The unsatisfactory idea of placing cadency mark on cadency mark had already been devised by 1611, when Guillim declared himself not to be in favour of it. We have an example of its use from that very period in the funeral certificate of Sir William Cockayne who died in 1626. As a third-generation second son he had three crescents of different colours, all superimposed. This became known as the English system of cadency, but it has never had unequivocal official support. William Camden, who was Clarenceux in the time of Guillim, was of the opinion that for the younger sons of younger sons the assigning of differences should be at the discretion of the King of Arms of the province. The same view was held by Sir William Dugdale, who was Garter from 1677 to 1686; instructions to this effect given by Sir Henry St George, Clarenceux, to the heralds during their visitations survive from 1681. Despite holding these views, Dugdale’s own book on cadency included a plate illustrating the use of mark on mark.
In Scotland, where all cadets are still required to register their arms, the robust but flexible system which found favour with Camden and Dugdale is still maintained. The end of the visitations in England and Wales has resulted in some erosion of the ability of the College of Arms to enforce the differencing of arms, and indeed there is no legal requirement for individuals to do so. The heralds of today are at liberty either to employ the so called English system or to disregard it. What remains to us in the British Isles is a flexible system which would not have seemed unfamiliar to our medieval ancestors.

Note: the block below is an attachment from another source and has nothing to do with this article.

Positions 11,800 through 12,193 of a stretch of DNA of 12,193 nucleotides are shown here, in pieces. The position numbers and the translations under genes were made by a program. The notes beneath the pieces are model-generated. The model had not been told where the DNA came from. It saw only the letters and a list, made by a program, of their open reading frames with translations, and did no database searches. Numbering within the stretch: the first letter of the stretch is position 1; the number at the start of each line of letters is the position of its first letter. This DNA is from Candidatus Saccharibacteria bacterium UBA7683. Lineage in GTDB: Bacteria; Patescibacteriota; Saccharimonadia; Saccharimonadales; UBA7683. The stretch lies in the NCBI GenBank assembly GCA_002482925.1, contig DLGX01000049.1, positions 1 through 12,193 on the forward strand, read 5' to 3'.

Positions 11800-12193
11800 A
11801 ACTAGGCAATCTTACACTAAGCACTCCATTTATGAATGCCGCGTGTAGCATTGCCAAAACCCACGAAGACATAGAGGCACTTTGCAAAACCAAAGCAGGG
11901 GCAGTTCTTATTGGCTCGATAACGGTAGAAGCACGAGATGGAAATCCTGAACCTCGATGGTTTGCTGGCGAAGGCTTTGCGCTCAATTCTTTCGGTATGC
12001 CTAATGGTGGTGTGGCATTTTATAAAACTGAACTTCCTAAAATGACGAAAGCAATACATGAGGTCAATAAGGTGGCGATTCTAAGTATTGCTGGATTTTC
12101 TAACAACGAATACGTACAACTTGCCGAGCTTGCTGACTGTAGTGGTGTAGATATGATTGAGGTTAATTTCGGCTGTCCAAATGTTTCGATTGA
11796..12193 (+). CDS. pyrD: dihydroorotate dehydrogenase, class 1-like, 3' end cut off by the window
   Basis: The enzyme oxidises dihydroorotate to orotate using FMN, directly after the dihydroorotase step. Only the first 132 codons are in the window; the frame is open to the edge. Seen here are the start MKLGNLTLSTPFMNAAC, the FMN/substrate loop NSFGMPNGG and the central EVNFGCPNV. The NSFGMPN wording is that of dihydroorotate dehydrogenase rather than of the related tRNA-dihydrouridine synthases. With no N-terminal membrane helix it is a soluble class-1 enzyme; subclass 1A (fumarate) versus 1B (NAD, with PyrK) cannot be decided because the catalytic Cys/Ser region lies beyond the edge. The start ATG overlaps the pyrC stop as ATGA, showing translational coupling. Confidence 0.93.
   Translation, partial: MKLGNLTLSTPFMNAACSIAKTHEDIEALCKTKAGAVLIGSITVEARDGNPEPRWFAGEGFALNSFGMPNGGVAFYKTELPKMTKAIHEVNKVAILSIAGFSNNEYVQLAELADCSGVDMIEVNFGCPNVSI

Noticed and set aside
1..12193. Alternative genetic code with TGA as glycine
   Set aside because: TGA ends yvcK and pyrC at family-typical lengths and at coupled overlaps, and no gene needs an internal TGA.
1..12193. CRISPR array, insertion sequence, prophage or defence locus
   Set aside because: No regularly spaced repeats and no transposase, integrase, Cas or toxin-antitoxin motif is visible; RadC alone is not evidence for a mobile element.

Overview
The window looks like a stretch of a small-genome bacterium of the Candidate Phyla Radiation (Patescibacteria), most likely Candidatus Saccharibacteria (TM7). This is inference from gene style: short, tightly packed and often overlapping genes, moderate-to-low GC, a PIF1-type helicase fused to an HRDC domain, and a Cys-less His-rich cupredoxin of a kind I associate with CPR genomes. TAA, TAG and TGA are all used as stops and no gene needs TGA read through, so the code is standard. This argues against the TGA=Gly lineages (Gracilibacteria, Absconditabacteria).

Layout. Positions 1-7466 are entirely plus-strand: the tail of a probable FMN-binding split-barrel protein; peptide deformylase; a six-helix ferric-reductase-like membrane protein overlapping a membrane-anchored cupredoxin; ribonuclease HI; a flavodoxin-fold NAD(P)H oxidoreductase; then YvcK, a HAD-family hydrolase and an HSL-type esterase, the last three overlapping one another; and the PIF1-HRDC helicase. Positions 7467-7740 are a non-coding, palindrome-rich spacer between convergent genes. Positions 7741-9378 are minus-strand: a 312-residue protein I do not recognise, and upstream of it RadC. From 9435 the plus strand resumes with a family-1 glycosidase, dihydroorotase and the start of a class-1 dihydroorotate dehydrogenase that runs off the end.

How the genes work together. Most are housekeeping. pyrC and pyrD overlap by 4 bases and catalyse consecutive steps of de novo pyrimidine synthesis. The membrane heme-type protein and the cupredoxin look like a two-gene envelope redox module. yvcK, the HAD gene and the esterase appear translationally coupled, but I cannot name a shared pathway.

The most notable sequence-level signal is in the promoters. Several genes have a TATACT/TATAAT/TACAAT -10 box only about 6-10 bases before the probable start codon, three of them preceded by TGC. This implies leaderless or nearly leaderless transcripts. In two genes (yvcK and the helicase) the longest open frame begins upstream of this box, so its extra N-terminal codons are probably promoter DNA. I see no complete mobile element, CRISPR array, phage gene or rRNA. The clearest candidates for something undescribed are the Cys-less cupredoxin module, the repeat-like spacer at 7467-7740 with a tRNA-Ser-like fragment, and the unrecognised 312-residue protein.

J. R. Planché studied the history of cadency marks in The Pursuivant of Arms (3rd. edn., London 1873), pp. 176-189. The next useful survey of the subject appears in Arthur Charles Fox-Davies, A Complete Guide to Heraldry (first published London 1909; revised by J. P. Brooke-Little 1969), chapter 31. There is a less detailed but clear study in Boutell’s Heraldry (revised by J. P. Brooke-Little, London 1973), chapter 10.
 Henry Laing, Descriptive Catalogue of impressions from ancient Scottish Seals (Edinburgh 1850), p. 128 and plate xi: the date given here is incorrect. The seal carries the title earl of Winchester, which de Quincy was created in 1210.